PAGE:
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9 What if we can’t measure unknown vulnerabilities? Attackers can simply step outside and do as he pleases 1 What’s the value of a “more secure” system that is equally susceptible to unknown attacks? Therefore, security is not quantifiable until we can fix all potential flaws But by then we certainly don’t need a security metric! don’t Instead, we simply count them We count how many unknown vulnerabilities can be resisted by a network A larger count means a more secure network Since more unknown vulnerabilities must all be Available at the same time, Applicable to the same network, and Exploitable by the same attacker Whose likelihood is lower The Curse on Security Metric Our Solution

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Our Contribution The k-zero day safety metric Formally defined based on an abstract network model Proved to satisfy the required algebra properties Algorithms for computing the metric are proposed Application to network hardening is discussed The first known effort capable of quantifying the risk of unknown attacks It may open up new opportunities to the evaluation, hardening, and design of secure networks 10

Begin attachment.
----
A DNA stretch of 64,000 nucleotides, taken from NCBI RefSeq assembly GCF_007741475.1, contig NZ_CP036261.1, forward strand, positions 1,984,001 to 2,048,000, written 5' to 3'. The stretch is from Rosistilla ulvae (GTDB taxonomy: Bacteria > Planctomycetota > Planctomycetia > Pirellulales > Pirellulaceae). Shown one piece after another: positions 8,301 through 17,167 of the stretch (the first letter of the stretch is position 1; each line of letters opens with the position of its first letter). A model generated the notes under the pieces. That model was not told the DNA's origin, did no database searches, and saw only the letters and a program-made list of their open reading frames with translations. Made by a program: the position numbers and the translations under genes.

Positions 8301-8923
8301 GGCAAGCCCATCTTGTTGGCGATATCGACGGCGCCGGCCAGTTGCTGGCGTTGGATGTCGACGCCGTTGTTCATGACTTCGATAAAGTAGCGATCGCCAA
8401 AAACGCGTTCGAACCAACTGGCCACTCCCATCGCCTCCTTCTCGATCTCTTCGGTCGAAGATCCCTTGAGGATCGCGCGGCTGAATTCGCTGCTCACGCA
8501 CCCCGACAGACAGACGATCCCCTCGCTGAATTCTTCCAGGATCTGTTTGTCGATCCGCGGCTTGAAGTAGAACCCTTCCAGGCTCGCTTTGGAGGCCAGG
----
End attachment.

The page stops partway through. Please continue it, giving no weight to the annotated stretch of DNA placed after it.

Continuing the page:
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Outline Introduction Related Work k-Zero Day Safety Model Algorithms for Computing k-Zero Day Safety Application and Instantiation Conclusion 11

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Related Work NIST ’ s efforts on standardizing security metric Special publication , CVSSv2 and NVD Efforts on measuring known vulnerabilities MTTF-based approach (Dacier et al., TSE’99) Minimum-effort approaches (Balzarotti et al., QoP’05 and Pamula et al., QoP’06) PageRank approach (Mehta et al., RAID’06) Our previous work (DBSec’07-08, QoP’07-08) 12

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Related Work Attack surface (Howard et al., QoP’06) Measures the security of a single software system Focusing on interfaces instead of internal details k-anonymity (Samarati et al., TKDE’01) Measuring the amount of privacy using an integer regardless of specific application semantic Zero day attack Total number of zero-day vulnerabilities (McQueen et al., HICSS’09) Ranking applications with consequences of having one zero-day vulnerability (Ingols et al., ACSAC’09) 13

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Outline Introduction Related Work k-Zero Day Safety Model Algorithms for Computing k-Zero Day Safety Application and Instantiation Conclusion 14